We all have our demons. And, the battle against them is for keeps. Defeat can mean a life of mediocrity, regrets and missed opportunities. Victory, on the other hand, can mean a life worth living. This battle, however, is unending. Neither your age, income, nor the heights of your success matter. If you breathe, you must battle. But, there is no course, school or accredited program that teaches us how to outmaneuver, outflank, and outwit our demons. There are great books and role models (Steven Pressfield and Seth Godin). Yet, we know that the best way to learn something is to do that something. But, how do you teach your students to fight their demons by getting them to fight their demons? If you are intent on the fundamental transformation of your students, Tribal Teaching may be for you. It has four components (for now).
1. Choose a Big Project (No, bigger than that.)
Imagine the kind of world you want to live in, the kind of world you want your children to inherit, the kind of world that makes you proud to be a human being. Go for greatness. Change the conversation. Choose a project that when shared with others they say “Can you do that?” Or, even better “You cannot do that.” Propose a project that is so monumental that it can only be accomplished through collective effort. You cannot do it alone. You students cannot do it alone. Neither of you have enough expertise, energy, enthusiasm, or time. The project cannot be accomplished in a semester, an academic year, or even before they graduate. It will not fit neatly into a syllabus. And, victory will be measured in inches. Who cares? You and your students are building a new world order.
2. Cede the Center
With all those young faces listening to each of your words, taking notes, and nodding their heads in approval, the classroom is your stage. I know. It is exhilarating. But, you have to give it up. It is the project that brings everyone together, not you. Step out from behind the podium and walk away from the blackboard. View your students as partners, collaborators and co-creators instead of receptacles to be filled with your expertise. Leave behind the protective cover of theory and abstraction and step into the realm of uncertainty and immense complexity that is reality. And, just a heads up, once your work with students begins, there will be moments (probably many) when things do not turn out as planned. Embrace these moments then get out of the way. Do not give into your instincts. Do not try to fix these moments with your relative expertise. Leave them to your students. They are opportunities for your students to step up and lead, gain the self-confidence of independent thinkers, and earn their agency.
3. Let Them Fail (and let it hurt)
Your students must face a real risk of failure. I am not talking about a bad grade on an assignment kind of failure. I am talking about failure that makes their heart ache and leaves a mark. This kind of failure arises when inadequate preparation, mediocre effort, and the lack of follow through hurts others (other students, partners, collaborators and even the communities with which you work). Do not protect them from the full weight of their failure. Yet, here is the rub. Since you all have your name in the game, you will want to. If they fail, then you fail. And, you do not like to fail. So, you will want cover for them. You cannot do this. The best way to commit yourself to not doing this is to design “I Do Not Know” into your syllabus. If something has to be done and you do not have the answer, then only your students can do it. They have to deliver. And, if they do not, then others may get hurt. If others get hurt, that is on them. They need to feel their failure.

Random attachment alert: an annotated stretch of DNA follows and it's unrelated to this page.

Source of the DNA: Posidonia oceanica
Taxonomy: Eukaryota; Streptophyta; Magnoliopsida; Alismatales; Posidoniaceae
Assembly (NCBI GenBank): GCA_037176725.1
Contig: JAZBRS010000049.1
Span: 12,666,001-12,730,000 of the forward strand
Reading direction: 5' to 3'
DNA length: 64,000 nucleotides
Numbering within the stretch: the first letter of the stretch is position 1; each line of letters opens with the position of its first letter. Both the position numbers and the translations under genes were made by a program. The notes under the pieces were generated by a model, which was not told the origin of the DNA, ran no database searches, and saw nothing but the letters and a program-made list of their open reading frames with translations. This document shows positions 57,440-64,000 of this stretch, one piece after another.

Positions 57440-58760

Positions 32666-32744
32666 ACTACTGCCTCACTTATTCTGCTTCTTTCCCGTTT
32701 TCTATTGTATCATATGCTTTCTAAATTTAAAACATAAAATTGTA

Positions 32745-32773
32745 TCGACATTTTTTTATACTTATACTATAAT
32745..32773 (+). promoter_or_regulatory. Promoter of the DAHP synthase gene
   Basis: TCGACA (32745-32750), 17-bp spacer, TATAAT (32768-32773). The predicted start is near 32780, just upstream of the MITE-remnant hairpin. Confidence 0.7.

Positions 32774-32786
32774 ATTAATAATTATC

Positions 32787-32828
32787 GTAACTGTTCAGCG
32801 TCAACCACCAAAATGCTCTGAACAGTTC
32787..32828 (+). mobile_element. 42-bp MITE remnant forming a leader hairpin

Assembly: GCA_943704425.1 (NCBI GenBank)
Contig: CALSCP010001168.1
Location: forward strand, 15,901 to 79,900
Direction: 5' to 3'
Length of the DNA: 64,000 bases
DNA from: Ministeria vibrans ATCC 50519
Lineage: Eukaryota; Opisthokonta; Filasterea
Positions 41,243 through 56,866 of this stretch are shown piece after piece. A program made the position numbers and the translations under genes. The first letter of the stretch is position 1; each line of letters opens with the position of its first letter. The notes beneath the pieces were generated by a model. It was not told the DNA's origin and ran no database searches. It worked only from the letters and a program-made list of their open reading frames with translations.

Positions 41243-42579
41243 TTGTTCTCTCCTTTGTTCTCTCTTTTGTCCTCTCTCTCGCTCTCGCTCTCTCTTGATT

4. Walk the Coals with Them
This level of accountability will animate all the demons in their arsenal – self-doubt, self-sabotage and self-reproach. Steven Pressfield calls it the “Resistance.” You must train them to take on Resistance. You do this by co-creating a group culture that is resistance-proof, developing a core set of values that guide your thoughts and actions, and sharing your own stories of struggle and failure. They need to know that you fight the same battles. They need to know that you are not all-knowing. And, they need to know that the pedestal they may have placed you on is shaky and in need of daily repair and constant attention. You nudge, encourage and cajole them to fight by being vulnerable. Taking on your demons together binds you together. It is a rite of passage. It makes you a tribe.
And, when the time comes for your students to spin off from the tribe, you will have already given them the chance to develop a way of walking and a way of talking (to themselves) that puts them in a better position to battle their demons tomorrow, the next day, and the day after that.
Now, that sounds like an education.
Shawn Humphrey, the Blue Collar Professor (@blucollarprof)